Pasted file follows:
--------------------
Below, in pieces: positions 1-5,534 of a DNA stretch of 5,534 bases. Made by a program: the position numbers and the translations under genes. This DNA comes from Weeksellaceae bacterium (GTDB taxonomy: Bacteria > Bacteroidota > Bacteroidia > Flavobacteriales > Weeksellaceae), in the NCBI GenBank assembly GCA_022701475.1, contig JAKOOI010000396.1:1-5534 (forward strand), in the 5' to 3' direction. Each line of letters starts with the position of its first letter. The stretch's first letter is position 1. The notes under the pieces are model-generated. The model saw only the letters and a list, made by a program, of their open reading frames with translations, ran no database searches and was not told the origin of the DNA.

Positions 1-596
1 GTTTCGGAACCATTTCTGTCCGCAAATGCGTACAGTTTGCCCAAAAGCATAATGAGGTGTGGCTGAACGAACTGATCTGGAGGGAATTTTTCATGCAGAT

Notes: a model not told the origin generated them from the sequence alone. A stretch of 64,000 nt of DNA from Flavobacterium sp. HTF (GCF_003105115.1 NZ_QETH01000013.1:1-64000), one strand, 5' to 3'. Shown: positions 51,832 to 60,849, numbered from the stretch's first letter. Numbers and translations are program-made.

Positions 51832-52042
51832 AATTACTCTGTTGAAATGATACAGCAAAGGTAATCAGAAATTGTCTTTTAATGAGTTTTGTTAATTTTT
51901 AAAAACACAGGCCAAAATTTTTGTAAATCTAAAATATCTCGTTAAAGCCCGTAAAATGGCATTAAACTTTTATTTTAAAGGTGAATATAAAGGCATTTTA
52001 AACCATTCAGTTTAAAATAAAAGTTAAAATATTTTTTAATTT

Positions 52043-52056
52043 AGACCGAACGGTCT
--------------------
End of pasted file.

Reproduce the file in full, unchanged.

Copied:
Below, in pieces: positions 1-5,534 of a DNA stretch of 5,534 bases. Made by a program: the position numbers and the translations under genes. This DNA comes from Weeksellaceae bacterium (GTDB taxonomy: Bacteria > Bacteroidota > Bacteroidia > Flavobacteriales > Weeksellaceae), in the NCBI GenBank assembly GCA_022701475.1, contig JAKOOI010000396.1:1-5534 (forward strand), in the 5' to 3' direction. Each line of letters starts with the position of its first letter. The stretch's first letter is position 1. The notes under the pieces are model-generated. The model saw only the letters and a list, made by a program, of their open reading frames with translations, ran no database searches and was not told the origin of the DNA.

Positions 1-596
1 GTTTCGGAACCATTTCTGTCCGCAAATGCGTACAGTTTGCCCAAAAGCATAATGAGGTGTGGCTGAACGAACTGATCTGGAGGGAATTTTTCATGCAGAT

Notes: a model not told the origin generated them from the sequence alone. A stretch of 64,000 nt of DNA from Flavobacterium sp. HTF (GCF_003105115.1 NZ_QETH01000013.1:1-64000), one strand, 5' to 3'. Shown: positions 51,832 to 60,849, numbered from the stretch's first letter. Numbers and translations are program-made.

Positions 51832-52042
51832 AATTACTCTGTTGAAATGATACAGCAAAGGTAATCAGAAATTGTCTTTTAATGAGTTTTGTTAATTTTT
51901 AAAAACACAGGCCAAAATTTTTGTAAATCTAAAATATCTCGTTAAAGCCCGTAAAATGGCATTAAACTTTTATTTTAAAGGTGAATATAAAGGCATTTTA
52001 AACCATTCAGTTTAAAATAAAAGTTAAAATATTTTTTAATTT

Positions 52043-52056
52043 AGACCGAACGGTCT